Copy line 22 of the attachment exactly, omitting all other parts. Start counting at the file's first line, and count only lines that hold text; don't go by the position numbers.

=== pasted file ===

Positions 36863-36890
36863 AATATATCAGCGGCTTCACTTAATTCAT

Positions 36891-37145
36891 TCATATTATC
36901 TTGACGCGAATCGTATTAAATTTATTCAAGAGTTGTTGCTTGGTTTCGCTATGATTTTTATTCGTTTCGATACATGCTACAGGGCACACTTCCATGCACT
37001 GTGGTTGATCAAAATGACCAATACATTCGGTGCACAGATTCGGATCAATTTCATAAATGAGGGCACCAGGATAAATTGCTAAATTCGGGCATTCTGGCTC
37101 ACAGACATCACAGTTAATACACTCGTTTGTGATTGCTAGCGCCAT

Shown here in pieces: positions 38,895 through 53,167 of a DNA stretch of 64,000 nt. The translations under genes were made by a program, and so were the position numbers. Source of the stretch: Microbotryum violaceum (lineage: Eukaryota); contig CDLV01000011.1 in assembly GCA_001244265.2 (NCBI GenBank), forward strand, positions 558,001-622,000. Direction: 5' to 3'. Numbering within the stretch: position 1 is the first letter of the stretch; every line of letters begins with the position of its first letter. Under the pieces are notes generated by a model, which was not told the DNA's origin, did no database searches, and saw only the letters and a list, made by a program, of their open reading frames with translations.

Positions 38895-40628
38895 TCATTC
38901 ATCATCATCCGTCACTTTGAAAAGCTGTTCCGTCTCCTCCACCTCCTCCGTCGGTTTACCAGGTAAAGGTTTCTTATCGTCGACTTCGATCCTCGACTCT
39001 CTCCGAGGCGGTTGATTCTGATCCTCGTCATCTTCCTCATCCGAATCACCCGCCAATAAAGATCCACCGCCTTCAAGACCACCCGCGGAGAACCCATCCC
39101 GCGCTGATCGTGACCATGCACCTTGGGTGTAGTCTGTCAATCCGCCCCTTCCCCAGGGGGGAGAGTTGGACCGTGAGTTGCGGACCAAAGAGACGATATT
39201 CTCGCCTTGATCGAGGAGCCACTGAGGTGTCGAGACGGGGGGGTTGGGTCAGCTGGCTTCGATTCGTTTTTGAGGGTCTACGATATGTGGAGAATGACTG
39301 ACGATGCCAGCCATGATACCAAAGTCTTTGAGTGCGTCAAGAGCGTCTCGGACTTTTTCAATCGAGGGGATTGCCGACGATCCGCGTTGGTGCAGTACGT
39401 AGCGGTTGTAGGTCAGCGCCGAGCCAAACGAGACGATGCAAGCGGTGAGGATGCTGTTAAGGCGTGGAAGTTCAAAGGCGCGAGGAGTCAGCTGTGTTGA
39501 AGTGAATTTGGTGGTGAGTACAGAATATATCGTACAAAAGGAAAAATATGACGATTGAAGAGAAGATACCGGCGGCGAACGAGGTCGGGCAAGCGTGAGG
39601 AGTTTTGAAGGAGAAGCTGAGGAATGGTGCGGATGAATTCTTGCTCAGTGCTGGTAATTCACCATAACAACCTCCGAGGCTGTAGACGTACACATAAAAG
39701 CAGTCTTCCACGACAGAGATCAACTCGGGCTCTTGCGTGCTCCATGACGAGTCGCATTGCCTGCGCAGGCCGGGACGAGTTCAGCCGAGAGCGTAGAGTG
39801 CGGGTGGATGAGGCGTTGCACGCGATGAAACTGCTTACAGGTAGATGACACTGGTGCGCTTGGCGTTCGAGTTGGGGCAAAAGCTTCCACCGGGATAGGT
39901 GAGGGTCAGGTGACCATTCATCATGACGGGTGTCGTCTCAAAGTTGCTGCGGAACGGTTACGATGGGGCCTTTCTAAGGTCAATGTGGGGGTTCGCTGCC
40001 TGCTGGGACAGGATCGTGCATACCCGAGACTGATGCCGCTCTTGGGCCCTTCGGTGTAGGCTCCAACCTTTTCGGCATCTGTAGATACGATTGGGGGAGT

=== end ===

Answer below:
40001 TGCTGGGACAGGATCGTGCATACCCGAGACTGATGCCGCTCTTGGGCCCTTCGGTGTAGGCTCCAACCTTTTCGGCATCTGTAGATACGATTGGGGGAGT